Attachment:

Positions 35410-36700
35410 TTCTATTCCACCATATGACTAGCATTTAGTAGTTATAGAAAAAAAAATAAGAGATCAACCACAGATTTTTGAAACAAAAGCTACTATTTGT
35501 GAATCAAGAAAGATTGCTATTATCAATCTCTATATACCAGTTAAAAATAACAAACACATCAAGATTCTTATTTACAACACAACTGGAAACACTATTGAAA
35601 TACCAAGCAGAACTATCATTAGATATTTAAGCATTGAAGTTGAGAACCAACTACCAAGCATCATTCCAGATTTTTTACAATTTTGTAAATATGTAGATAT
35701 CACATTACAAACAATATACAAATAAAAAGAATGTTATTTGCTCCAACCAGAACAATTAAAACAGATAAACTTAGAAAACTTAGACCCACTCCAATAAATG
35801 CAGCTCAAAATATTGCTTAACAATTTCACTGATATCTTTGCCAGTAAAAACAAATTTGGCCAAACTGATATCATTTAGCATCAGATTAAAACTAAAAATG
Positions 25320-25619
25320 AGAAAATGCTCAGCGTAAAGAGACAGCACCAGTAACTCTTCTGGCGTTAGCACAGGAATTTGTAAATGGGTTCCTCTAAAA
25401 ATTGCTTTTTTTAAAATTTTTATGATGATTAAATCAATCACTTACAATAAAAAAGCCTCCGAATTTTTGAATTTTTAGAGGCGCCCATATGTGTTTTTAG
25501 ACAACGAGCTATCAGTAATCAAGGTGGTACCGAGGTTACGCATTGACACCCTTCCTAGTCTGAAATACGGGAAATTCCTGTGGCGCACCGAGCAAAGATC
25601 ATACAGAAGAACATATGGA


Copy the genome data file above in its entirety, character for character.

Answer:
Positions 35410-36700
35410 TTCTATTCCACCATATGACTAGCATTTAGTAGTTATAGAAAAAAAAATAAGAGATCAACCACAGATTTTTGAAACAAAAGCTACTATTTGT
35501 GAATCAAGAAAGATTGCTATTATCAATCTCTATATACCAGTTAAAAATAACAAACACATCAAGATTCTTATTTACAACACAACTGGAAACACTATTGAAA
35601 TACCAAGCAGAACTATCATTAGATATTTAAGCATTGAAGTTGAGAACCAACTACCAAGCATCATTCCAGATTTTTTACAATTTTGTAAATATGTAGATAT
35701 CACATTACAAACAATATACAAATAAAAAGAATGTTATTTGCTCCAACCAGAACAATTAAAACAGATAAACTTAGAAAACTTAGACCCACTCCAATAAATG
35801 CAGCTCAAAATATTGCTTAACAATTTCACTGATATCTTTGCCAGTAAAAACAAATTTGGCCAAACTGATATCATTTAGCATCAGATTAAAACTAAAAATG
Positions 25320-25619
25320 AGAAAATGCTCAGCGTAAAGAGACAGCACCAGTAACTCTTCTGGCGTTAGCACAGGAATTTGTAAATGGGTTCCTCTAAAA
25401 ATTGCTTTTTTTAAAATTTTTATGATGATTAAATCAATCACTTACAATAAAAAAGCCTCCGAATTTTTGAATTTTTAGAGGCGCCCATATGTGTTTTTAG
25501 ACAACGAGCTATCAGTAATCAAGGTGGTACCGAGGTTACGCATTGACACCCTTCCTAGTCTGAAATACGGGAAATTCCTGTGGCGCACCGAGCAAAGATC
25601 ATACAGAAGAACATATGGA